• How to use it: The small, single-serving size of this squash makes it ideal for stuffing and roasting. Use sweet dumpling squash in recipes calling for sweet potato or pumpkin.

Carnival Squash

Breed an acorn squash with a sweet dumpling squash, and you get a carnival squash. While the carnival squash's exterior resembles both of its relatives', its yellow flesh is mellow and sweet. Use it wherever acorn squash or butternut squash is called for in a recipe.

Red Kuri Squash

The red kuri has an asymmetrical, lopsided look to it. Its yellow flesh is smooth and has a chestnut like flavour.


  • What it looks like: Pumpkins used for cooking and baking are smaller than the field pumpkins used for decoration. They’re round with a firm exterior that can range in colour from pale yellow to bright reddish-orange, with a vibrant orange flesh.
  • Buying and storing: For the best flavour and texture, choose pumpkins grown specifically for eating rather than carving, such as sugar pumpkins, sweet pumpkins, cheese pumpkins, and different heirloom varieties.
  • Flavour: Large field pumpkins — ones you’d put on your front porch — are best left for decoration since they’re dry and flavourless. Sugar pumpkins, and like varieties, have a sweet, earthy taste.
  • How to use it: You can use smaller pumpkins just as you would other varieties of winter squash — bake, roast, or purée them. Pumpkin is ideal for soup, curries, and of course, pies!

Cucumber Face Mask

Keeping your skin hydrated helps improve elasticity and firmness. Lack of hydration  can make your skin look dry and flaky, and be more prone to fine lines and wrinkles. Maintain a healthy, glowing complexion by replenishing your skin with hydrating ingredients like cucumber.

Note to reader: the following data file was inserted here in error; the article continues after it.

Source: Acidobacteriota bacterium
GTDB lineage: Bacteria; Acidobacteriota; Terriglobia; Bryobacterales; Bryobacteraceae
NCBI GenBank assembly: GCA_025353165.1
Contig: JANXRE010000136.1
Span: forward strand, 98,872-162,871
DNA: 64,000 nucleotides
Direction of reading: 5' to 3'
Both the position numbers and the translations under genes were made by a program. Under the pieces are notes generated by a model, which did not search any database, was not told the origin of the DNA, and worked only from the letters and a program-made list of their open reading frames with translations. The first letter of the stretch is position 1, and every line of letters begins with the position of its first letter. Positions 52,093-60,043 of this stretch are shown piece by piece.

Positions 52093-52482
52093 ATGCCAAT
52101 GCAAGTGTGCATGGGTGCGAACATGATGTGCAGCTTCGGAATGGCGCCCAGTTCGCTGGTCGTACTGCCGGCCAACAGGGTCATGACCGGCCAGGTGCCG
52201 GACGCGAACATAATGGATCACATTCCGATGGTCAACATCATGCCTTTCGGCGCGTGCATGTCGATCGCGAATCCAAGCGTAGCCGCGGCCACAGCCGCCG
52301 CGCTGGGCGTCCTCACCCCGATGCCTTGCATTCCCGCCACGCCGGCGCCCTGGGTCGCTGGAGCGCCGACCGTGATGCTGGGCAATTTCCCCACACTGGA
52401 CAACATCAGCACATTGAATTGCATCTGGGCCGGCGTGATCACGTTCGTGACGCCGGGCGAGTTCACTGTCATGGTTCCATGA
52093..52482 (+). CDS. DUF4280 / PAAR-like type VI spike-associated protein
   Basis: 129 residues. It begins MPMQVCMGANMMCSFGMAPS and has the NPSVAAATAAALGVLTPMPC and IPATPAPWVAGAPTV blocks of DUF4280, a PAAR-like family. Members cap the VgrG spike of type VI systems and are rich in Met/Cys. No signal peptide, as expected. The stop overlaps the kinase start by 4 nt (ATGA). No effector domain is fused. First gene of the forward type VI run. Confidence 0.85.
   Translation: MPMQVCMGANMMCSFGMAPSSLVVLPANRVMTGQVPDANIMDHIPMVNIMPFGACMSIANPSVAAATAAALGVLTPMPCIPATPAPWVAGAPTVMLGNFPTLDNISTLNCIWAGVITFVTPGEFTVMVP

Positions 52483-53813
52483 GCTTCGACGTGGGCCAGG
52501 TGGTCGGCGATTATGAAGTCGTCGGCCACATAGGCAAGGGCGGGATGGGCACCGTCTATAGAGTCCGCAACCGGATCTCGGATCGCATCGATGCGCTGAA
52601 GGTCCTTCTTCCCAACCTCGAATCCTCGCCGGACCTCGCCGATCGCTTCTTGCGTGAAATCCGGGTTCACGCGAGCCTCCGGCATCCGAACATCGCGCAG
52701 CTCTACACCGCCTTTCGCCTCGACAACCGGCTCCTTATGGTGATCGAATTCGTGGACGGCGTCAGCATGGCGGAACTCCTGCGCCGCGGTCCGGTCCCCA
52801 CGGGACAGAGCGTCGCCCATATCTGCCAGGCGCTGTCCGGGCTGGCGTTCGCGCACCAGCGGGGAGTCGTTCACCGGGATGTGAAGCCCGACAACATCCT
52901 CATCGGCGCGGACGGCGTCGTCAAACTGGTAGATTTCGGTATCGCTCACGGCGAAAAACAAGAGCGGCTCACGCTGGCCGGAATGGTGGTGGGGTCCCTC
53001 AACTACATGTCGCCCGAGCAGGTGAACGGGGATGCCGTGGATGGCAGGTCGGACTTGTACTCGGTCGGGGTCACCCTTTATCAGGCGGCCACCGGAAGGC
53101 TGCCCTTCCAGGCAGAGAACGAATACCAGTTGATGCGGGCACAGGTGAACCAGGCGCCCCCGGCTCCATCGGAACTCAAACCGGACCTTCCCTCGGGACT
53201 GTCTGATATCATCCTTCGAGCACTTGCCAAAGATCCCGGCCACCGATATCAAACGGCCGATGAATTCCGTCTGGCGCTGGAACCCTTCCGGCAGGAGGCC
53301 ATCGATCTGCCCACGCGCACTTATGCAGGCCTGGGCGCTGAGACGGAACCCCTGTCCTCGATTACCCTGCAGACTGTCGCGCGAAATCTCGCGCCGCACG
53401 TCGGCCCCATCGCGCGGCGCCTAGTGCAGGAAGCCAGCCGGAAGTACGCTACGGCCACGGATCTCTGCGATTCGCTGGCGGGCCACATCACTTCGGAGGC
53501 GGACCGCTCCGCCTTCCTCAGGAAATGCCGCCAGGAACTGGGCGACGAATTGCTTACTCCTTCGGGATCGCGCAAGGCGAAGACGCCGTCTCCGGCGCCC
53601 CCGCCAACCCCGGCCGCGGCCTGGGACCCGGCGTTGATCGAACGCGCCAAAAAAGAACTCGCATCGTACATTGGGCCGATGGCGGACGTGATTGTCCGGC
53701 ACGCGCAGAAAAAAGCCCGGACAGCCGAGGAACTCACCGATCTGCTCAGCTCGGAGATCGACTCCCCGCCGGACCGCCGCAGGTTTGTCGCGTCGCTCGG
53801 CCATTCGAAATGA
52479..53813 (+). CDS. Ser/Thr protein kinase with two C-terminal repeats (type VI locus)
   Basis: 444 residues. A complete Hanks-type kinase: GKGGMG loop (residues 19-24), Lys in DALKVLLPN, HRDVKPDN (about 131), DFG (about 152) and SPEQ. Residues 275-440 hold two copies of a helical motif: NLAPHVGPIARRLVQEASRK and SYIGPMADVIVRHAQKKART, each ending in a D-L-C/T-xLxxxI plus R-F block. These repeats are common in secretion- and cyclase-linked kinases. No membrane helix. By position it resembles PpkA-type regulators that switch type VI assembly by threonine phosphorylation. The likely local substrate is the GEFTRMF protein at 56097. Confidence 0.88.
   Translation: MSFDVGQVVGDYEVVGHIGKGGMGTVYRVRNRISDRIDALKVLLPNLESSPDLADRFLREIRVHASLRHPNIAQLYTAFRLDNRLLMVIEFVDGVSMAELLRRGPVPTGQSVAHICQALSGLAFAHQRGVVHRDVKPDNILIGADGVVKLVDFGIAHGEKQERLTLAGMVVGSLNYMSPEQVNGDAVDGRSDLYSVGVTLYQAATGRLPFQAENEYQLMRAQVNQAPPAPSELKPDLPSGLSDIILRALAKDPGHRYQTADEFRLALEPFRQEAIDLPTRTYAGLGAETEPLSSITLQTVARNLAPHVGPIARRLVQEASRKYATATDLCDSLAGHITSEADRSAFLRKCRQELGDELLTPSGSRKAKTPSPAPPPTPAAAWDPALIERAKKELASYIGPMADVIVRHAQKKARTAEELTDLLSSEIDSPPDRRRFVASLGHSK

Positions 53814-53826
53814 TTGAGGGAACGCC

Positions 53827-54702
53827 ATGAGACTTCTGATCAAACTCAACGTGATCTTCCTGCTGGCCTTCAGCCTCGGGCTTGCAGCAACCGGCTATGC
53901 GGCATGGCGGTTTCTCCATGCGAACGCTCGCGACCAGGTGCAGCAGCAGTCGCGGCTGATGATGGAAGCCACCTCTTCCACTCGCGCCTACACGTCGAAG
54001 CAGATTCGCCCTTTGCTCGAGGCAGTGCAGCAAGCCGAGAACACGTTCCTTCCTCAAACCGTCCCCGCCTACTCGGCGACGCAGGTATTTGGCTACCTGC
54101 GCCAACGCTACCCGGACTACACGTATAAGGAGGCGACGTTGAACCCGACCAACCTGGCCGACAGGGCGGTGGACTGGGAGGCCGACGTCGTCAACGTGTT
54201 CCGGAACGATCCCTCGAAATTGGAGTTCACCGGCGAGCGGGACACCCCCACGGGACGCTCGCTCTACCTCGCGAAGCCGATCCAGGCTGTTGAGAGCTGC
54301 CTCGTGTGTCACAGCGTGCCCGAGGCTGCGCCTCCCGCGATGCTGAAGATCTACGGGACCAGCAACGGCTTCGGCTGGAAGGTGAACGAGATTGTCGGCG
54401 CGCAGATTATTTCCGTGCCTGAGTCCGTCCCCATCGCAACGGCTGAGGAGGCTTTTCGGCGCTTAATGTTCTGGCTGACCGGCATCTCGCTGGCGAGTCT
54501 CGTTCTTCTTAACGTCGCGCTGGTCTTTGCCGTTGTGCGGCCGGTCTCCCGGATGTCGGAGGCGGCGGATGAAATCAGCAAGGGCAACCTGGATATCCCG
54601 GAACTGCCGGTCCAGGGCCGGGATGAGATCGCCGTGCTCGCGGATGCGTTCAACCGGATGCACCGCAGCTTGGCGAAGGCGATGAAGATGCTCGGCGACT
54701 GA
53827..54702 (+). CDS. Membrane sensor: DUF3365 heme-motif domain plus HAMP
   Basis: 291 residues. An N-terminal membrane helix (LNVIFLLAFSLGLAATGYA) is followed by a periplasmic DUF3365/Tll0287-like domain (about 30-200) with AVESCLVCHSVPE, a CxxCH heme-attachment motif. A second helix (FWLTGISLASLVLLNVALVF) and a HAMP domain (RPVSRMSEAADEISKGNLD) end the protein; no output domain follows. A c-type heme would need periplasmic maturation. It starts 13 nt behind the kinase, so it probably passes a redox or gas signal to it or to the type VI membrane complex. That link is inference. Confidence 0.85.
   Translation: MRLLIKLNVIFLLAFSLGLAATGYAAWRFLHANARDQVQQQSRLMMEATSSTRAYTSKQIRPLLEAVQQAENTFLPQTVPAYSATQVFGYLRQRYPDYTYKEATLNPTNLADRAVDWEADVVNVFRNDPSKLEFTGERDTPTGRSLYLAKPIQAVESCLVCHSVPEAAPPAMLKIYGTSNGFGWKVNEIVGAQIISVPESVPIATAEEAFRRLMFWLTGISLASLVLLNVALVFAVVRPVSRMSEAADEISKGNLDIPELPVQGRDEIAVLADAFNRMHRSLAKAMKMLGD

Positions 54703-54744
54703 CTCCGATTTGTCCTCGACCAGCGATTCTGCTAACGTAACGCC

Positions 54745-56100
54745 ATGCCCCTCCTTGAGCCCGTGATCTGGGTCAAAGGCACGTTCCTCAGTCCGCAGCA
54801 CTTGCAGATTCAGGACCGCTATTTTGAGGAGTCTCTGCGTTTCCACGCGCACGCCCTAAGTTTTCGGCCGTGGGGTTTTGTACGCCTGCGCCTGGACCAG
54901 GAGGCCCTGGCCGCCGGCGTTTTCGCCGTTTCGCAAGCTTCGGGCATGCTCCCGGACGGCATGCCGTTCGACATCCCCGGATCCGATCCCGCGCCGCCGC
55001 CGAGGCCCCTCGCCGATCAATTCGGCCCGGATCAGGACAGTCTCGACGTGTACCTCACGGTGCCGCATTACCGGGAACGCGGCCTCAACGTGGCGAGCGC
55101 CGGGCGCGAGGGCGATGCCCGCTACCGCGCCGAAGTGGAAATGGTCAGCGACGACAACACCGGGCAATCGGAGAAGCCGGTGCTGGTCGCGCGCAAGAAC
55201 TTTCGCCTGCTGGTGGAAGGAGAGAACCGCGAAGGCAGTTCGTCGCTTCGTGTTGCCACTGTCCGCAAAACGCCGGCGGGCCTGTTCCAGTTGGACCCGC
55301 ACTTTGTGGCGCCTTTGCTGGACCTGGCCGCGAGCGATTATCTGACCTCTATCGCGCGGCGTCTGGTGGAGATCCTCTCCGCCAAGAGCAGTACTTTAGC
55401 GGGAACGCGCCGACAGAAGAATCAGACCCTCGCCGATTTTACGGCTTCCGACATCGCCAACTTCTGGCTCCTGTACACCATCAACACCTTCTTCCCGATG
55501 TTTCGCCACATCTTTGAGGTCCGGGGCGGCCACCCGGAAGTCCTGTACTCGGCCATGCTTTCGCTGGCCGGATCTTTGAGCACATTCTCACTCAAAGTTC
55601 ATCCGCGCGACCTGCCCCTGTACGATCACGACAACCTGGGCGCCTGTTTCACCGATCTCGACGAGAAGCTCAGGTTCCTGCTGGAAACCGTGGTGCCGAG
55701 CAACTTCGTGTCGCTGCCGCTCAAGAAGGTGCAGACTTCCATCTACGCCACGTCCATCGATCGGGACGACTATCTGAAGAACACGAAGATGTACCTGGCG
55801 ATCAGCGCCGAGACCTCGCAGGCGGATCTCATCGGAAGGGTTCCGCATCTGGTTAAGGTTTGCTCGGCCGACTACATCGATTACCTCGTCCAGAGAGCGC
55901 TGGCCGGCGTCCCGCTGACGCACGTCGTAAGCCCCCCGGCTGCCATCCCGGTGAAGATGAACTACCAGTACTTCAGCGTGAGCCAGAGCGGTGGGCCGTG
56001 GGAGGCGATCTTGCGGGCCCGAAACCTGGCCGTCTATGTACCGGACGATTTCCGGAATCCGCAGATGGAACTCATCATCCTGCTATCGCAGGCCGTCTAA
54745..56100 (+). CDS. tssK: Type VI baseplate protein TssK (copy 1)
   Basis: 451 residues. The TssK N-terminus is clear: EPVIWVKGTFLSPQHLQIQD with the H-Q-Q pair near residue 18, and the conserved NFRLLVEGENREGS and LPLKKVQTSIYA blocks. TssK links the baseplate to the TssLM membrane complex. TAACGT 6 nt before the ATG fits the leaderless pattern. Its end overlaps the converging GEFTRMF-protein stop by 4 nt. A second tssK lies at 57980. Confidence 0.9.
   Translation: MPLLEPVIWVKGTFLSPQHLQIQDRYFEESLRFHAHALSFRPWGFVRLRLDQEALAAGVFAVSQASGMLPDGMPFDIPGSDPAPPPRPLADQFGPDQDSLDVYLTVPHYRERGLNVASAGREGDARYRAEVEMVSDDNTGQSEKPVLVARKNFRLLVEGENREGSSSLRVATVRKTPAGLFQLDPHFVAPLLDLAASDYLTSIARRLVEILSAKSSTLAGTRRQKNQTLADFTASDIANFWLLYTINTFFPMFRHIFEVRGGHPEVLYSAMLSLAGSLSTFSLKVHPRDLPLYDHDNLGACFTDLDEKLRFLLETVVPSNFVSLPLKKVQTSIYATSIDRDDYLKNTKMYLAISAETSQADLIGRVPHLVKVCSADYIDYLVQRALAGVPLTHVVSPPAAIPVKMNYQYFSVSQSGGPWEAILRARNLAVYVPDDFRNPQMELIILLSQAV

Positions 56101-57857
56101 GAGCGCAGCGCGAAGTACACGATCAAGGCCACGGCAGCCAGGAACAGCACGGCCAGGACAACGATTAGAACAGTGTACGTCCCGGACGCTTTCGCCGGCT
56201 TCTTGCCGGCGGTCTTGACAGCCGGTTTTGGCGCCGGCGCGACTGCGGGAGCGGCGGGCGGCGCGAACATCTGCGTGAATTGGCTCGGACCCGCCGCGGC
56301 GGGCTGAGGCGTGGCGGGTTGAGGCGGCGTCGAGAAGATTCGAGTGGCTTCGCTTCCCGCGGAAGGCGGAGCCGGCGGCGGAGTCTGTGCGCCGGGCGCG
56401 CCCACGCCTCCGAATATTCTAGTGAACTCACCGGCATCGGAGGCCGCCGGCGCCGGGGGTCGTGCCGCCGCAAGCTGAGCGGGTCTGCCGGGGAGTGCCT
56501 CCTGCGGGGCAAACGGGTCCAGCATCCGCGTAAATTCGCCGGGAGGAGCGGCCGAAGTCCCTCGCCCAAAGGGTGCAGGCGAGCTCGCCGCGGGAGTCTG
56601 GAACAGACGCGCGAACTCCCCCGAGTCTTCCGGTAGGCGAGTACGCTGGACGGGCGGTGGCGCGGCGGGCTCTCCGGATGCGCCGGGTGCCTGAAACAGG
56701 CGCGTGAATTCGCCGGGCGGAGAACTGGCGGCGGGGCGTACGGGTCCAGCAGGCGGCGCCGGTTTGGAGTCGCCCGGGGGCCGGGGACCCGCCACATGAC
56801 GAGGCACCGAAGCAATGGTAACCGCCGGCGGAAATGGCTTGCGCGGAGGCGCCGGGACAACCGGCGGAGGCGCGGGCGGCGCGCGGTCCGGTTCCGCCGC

Cucumber has anti-inflammatory properties: it helps reduce swelling and morning puffiness. Similar to aloe-vera, cucumber can soothe mildly burnt or damaged skin and help alleviate sunburn due to its cooling properties.
Cucumber is a mild astringent, meaning that it tightens pores, helps regulate oil production, as well as reduces the appearance of pore size. Excess oil and large, clogged pores often contribute to breakouts, so if you have oily or acne-prone skin, cucumber will be your skin’s new BFF.

Cucumber Face Mask:

  1. Blend or puree half an unpeeled cucumber in a blender or food processor until it’s the consistency of a watery paste.
  2. Separate the juice from any solid bits by pouring the mixture through a strainer.*
  3. Apply the cucumber juice to your freshly washed face. Let the mask sit on your skin for 15 minutes.
  4. Wash the mask off with cool or lukewarm water and pat your face dry with a soft cloth.
*To boost your skin hydration, add 2 tablespoons of aloe vera gel to the mixture. Blend until smooth.

Courgette Flowers

Courgette plants have both male and female blooms, which have distinct, visible differences.
Male Courgette Flowers: male flowers have a single, long stamen that is covered in pollen.
Female Courgette Flowers: female blossoms have a stigma with multiple stems inside.
Courgette Flowers are edible, they provide a plentiful supply of vitamins along with minerals like zinc, magnesium, manganese, potassium, copper, and calcium.
The best way to enjoy courgette flowers? Stuff them with herbs and cheese (like Ricotta) or with ham and cheese, dip in a light batter and deep-fry.

Colourful Tomato, Feta & Olive Salad


  • Colourful tomatoes from The Tomato Stall
  • Green olives
  • Kalamata olives
  • Feta cheese
  • Spring onions
  • Salt and pepper
  • Coriander
  • Olives
  • Oregano


  1. Slice the tomatoes in half or quarters, and combine with olives, feta and spring onions.
  2. Dress with olive oil and season to taste with oregano, coriander, salt and pepper.

Courgette & Ricotta Fritters


  • 250g Ricotta cheese
  • 250g Courgettes
  • 1 Egg
  • Salt
  • 50g Bread Crumbs (plus extra for the coating)
  • Vegetable oil, to fry


  1. Grate the courgettes and squeeze out any excess water. Set aside.
  2. In a bowl mix well the ricotta cheese and 1 egg. Add grated courgettes, salt and bread crumbs.
  3. In a large pan, over medium heat, add the oil to fry the fritters.
  4. Meanwhile roll the ricotta and courgette mix into balls and coat them with bread crumbs.
  5. When the oil is ready, fry the courgette and ricotta fritters, flipping them over once, until they are golden brown.
  6. When ready, move them on a plate lined with kitchen paper.
  7. Serve them with mayo or ketchup.